IWCE: Panel discusses future of public safety radio
Broadband is coming, but experts disagree on when and how
By Scott M. Bruner
Although the title of the IWCE 2010 Thursday symposium was ‘Will Broadband Voice Replace Traditional Land Mobile Radio,’ most of the symposium’s roster agreed that broadband was coming and would supplant land mobile radio. What they disagreed on was when and how — as well as what is needed — to make the change.
"If we’re looking into communications possibilities, why not look to the future?" Chuck Dowd, deputy chief of the NYPD asked. "Why limit ourselves with narrowband? Why can’t we bring the reliability of land mobile radio to broadband? Why should we support two networks? Ultimately, it’s the right solution to move all our capabilities to broadband."
Dowd’s statements were echoed by most of the participants at the lunchtime conference, although disparities existed on how to get there. The informal chat was moderated by Donald Jackson, the senior writer of Urgent Communications magazine. In addition to Dowd, the panel consisted of: Harlin McEwen, former chief of police for Ithaca, NY and FBI assistant director; Bill Schrier, chief technology officer for Seattle, WA; Emil Olbrich, lead project engineer in the Office of Law Enforcement Standards of the National Institute of Standards and Technology (NIST); and Tom Sorley, the deputy director of Radio Communications Services in Houston, Texas.
Sorley was one of the members of the conference who urged caution as departments and agencies weight the benefits and very real and significant costs of upgrading to broadband capability for their communications networks.
"I’d like to put a word of caution in here. There hasn’t been a standard set … We need to approach this with caution, once the standards are there, we can do it," Sorley said.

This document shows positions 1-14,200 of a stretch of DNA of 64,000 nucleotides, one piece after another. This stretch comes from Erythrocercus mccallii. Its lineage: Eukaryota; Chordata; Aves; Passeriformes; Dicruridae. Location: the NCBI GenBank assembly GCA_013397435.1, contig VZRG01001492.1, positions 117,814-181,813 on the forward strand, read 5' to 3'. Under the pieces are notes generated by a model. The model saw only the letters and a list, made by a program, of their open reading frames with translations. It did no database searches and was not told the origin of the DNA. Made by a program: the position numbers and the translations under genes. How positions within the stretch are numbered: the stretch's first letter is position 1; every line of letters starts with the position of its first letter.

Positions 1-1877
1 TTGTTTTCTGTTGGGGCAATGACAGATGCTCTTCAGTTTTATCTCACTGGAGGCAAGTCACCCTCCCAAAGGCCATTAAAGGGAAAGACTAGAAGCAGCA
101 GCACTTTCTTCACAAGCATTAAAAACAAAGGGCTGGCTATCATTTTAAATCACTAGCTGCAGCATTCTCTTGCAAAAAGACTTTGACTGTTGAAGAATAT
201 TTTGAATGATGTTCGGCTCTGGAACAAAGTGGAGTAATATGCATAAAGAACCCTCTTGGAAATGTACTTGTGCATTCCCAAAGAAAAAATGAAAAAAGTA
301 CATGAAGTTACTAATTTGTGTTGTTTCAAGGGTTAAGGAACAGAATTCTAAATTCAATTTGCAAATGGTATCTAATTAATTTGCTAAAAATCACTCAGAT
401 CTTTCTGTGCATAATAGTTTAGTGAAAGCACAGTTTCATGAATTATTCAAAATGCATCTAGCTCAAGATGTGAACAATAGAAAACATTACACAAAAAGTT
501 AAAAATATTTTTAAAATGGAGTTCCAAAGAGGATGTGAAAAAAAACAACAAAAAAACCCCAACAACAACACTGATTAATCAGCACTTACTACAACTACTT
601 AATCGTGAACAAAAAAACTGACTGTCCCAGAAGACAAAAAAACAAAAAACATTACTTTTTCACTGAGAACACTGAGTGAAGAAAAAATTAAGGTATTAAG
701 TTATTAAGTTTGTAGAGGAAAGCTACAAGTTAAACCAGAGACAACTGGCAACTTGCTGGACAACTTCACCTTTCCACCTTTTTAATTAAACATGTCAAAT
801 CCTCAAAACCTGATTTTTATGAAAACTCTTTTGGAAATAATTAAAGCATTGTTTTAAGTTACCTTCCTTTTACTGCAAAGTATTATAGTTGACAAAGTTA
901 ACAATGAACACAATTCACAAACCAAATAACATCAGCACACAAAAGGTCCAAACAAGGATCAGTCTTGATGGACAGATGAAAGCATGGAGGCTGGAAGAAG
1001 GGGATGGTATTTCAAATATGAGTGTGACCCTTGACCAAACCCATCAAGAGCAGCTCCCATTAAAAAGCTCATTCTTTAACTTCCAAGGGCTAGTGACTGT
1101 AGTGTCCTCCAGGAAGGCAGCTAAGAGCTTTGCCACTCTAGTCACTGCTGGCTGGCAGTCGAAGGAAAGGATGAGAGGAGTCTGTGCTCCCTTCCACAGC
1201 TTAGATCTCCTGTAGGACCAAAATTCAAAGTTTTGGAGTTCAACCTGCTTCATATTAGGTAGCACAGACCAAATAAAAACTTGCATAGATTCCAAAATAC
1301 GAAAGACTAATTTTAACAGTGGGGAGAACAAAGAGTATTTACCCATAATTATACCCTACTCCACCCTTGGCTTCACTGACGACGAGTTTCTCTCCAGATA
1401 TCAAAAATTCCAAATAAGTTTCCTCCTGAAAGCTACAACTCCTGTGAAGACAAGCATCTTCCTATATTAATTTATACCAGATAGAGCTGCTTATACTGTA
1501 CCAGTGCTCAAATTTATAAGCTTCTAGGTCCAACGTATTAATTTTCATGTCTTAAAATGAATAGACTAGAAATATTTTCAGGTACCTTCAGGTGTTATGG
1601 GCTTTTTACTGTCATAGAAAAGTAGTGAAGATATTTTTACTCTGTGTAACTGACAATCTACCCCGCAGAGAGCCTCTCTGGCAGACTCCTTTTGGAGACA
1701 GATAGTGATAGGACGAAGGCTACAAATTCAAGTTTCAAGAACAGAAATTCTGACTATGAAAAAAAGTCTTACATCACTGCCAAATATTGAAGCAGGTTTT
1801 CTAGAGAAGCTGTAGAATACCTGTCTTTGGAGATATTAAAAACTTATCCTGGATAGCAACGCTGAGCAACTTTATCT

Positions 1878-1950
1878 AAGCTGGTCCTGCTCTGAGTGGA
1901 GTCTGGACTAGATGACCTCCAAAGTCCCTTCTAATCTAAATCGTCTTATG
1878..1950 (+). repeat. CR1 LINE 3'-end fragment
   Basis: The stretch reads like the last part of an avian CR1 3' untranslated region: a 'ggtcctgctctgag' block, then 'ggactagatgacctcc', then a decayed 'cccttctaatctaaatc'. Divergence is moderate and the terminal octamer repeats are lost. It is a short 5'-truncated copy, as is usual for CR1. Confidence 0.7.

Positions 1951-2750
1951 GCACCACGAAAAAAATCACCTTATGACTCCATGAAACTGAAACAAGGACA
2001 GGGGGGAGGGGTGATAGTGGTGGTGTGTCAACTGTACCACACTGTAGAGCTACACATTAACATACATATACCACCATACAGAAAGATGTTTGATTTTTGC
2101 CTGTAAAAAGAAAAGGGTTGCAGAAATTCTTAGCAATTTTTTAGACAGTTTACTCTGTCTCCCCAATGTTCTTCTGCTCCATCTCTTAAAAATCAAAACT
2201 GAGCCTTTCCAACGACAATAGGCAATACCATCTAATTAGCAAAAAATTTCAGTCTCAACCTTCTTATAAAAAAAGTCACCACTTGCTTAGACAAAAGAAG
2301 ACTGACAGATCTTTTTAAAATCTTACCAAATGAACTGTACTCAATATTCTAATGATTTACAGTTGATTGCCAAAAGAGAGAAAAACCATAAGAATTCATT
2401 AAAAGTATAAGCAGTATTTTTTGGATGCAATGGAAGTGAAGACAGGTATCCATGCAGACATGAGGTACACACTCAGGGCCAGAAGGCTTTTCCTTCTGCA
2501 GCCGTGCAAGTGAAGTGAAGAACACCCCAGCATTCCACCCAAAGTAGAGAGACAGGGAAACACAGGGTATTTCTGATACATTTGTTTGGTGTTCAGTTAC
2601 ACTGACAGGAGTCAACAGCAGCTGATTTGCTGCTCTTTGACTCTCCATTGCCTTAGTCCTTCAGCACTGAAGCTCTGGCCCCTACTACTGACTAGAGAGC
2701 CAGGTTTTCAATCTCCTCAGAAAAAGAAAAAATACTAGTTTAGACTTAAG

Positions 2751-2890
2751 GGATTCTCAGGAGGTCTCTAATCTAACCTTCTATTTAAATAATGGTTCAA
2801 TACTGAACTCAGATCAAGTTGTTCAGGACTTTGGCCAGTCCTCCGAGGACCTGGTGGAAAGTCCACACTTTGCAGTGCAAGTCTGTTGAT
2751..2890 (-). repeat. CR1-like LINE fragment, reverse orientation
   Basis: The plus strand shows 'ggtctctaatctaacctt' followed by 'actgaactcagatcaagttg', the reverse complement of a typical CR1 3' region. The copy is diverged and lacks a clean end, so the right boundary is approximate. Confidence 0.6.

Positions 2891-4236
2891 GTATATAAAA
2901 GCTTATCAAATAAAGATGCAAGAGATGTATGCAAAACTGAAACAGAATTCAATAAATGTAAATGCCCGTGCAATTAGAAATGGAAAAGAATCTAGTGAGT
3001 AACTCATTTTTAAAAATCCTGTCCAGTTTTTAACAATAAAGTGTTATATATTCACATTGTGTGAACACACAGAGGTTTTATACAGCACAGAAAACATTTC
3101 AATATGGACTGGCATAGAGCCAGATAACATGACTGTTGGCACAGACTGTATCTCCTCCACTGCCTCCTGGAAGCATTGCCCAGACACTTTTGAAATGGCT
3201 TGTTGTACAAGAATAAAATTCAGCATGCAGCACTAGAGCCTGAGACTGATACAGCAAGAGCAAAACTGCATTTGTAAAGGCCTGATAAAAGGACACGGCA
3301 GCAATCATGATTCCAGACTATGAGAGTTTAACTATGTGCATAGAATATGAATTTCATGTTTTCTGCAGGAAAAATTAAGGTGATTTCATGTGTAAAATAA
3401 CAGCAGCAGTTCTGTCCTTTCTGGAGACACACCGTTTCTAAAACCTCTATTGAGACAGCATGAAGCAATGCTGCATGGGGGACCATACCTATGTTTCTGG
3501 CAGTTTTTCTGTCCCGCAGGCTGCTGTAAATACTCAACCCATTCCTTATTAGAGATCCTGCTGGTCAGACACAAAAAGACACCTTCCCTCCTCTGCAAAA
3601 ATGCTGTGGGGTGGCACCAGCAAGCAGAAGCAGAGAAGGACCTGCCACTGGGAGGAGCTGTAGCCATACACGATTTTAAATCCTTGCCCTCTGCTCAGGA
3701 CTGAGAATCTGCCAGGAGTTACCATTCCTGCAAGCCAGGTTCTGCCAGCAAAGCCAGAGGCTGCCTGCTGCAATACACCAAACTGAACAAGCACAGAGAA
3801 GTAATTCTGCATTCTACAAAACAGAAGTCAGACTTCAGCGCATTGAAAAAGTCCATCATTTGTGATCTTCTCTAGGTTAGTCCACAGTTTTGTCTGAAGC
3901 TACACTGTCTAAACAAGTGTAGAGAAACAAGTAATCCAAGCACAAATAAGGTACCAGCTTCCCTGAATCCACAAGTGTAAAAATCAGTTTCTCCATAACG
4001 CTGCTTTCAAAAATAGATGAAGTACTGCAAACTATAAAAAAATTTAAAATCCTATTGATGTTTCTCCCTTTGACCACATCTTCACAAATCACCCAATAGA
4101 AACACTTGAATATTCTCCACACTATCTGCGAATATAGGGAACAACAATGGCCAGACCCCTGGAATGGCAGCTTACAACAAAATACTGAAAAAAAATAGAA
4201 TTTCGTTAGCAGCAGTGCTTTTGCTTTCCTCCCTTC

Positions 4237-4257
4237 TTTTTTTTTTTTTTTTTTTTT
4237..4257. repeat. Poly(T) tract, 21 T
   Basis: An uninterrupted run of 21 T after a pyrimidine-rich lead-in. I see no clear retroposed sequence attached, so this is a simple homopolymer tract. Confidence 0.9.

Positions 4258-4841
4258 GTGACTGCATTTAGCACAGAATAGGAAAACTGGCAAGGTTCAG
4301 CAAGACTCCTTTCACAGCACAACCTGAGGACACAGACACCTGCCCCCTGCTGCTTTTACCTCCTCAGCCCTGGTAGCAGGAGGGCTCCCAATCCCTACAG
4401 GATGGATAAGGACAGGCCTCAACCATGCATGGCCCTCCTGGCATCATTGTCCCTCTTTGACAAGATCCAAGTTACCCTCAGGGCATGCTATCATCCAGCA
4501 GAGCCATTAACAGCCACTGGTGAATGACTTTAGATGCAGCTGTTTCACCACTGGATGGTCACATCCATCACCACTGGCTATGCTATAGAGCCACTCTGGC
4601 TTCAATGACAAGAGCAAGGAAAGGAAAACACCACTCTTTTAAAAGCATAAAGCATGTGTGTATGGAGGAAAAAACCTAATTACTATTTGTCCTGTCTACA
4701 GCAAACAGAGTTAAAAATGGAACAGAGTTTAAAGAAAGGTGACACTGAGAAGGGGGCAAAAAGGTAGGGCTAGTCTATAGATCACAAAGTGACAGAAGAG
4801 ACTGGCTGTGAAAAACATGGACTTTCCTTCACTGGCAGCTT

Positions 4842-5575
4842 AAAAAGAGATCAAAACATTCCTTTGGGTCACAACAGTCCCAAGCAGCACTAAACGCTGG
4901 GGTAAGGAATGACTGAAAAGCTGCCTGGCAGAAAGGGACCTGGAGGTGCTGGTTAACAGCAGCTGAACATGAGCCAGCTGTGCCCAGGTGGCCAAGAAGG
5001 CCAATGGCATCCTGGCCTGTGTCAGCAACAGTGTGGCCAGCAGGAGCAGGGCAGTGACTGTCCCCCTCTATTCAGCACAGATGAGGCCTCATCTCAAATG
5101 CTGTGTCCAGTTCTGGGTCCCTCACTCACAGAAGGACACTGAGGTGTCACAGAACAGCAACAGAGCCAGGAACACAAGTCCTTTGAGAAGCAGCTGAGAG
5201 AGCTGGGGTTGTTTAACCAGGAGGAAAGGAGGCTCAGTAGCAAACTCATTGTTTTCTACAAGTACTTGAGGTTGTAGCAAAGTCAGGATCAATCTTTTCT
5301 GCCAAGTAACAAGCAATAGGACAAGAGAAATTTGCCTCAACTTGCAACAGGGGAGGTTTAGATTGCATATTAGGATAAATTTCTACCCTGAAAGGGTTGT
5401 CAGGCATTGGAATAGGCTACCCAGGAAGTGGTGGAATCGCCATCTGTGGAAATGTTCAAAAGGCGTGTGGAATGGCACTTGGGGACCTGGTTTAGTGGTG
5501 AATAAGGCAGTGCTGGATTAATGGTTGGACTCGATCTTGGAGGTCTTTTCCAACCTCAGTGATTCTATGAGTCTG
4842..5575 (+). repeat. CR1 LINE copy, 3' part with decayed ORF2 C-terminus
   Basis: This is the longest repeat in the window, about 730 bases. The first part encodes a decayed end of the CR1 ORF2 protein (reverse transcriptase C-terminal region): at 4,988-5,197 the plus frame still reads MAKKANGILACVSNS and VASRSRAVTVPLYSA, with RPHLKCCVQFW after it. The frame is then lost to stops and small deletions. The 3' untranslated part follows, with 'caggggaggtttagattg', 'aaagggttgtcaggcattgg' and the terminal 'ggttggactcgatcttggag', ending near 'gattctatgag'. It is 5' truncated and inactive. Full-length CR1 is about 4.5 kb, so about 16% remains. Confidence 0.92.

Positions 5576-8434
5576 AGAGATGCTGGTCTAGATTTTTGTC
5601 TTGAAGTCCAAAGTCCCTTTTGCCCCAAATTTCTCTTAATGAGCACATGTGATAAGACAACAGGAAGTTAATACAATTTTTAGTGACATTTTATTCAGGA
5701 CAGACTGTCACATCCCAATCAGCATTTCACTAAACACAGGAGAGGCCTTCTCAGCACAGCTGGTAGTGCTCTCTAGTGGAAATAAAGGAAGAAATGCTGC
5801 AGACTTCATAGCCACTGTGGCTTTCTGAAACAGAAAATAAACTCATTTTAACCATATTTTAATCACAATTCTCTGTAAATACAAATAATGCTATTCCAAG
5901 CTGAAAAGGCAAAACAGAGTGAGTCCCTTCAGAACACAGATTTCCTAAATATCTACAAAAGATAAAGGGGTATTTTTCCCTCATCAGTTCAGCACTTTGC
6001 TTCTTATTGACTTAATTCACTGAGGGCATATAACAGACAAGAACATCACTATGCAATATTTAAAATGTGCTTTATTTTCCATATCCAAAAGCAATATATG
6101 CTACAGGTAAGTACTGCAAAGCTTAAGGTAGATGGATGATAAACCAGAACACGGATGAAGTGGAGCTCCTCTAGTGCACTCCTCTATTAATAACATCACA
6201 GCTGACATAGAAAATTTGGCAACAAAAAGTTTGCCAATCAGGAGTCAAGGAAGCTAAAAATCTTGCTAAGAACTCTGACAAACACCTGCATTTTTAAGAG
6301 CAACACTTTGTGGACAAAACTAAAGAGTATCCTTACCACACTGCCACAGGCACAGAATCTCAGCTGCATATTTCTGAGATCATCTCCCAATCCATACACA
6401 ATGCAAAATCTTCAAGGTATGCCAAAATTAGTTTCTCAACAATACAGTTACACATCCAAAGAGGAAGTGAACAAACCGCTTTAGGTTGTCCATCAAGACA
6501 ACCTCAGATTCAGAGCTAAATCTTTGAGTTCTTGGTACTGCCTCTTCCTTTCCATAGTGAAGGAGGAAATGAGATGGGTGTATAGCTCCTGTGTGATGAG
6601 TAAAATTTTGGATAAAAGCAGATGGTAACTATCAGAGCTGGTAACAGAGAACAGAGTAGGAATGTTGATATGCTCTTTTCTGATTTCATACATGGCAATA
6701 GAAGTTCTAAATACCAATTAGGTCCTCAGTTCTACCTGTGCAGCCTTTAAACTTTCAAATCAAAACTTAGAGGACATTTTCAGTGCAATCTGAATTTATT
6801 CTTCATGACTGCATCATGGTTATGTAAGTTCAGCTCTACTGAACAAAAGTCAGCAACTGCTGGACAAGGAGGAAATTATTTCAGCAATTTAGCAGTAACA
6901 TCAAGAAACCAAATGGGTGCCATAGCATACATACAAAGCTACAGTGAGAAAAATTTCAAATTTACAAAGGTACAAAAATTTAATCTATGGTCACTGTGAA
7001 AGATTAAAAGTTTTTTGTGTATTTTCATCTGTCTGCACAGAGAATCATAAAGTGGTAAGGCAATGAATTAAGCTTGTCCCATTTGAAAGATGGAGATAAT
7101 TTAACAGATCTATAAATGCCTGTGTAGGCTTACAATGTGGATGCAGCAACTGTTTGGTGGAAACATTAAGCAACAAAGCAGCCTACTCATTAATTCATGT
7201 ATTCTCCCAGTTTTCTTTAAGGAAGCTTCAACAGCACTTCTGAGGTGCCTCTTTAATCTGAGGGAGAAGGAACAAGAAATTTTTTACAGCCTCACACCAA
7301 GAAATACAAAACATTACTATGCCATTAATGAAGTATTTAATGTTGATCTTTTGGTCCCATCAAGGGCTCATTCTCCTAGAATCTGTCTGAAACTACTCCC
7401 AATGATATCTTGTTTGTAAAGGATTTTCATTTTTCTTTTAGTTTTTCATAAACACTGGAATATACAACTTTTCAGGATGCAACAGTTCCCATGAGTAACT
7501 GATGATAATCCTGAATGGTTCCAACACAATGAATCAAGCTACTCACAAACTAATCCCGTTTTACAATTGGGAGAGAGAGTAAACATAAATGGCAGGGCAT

Most in the forum agreed that moving to broadband is inevitabile and that LTE (Long Term Evolution) would be the standard of choice. Most also agreed that 20MHz would be the minimum amount of spectrum to make broadband a workable reality for first responders.
Public safety is still struggling to adopt the best strategy to create a nationwide interoperable broadband network. The D-block was supposed to be shared by both a commercial network and public safety, however, the FCC may force the build of a guard band between the two spectrum blocks. This potential proposal may come at the cost of bandwidth for public safety.
"Chuck’s vision is the right vision and very possible. Not only is it possible, it’s likely a matter of time," McEwen said. "This is not going to happen quickly. It will take while. We’re still struggling to find out how much spectrum we’ll have to do it. We need more spectrum to do it."
Dowd and Sorley also pointed out that the most important things — points which Dowd had noted during his keynote address at the conference — are that a public safety broadband network must not have the limitations or drawbacks which sometimes plague commercial broadband, such as "dropped calls" and lack of coverage in some areas.
"We need to be able to communicate one-to-many," Sorley said. "We must be able to communicate without a network. The ability to communicate peer-to-peer without a network is critical. We also need to know the device will work in an environment."
Schrier listed some of the reasons why public safety should make the move to broadband, and what it needed to be able to provide it. They included true interoperability capability, comprehensive coverage, as well as determining the cost — which until network standards are set, maybe very difficult for some agencies, especially smaller jurisdictions, to swallow.
The last question that Jackson asked when the right time to make the move to broadband would be for public safety networks.
Sorley and Olbrich both said the time was now. Schrier and McEwen agreed that now was the time for broadband data but that voice broadband for public safety was still 10 years away and encouraged continuing to support the P25 radio standard until then. Dowd countered that wherever data was needed, so was voice.
"Firefighters and policemen don’t care whether it’s land mobile radio or broadband, they just want it to work," Dowd concluded.
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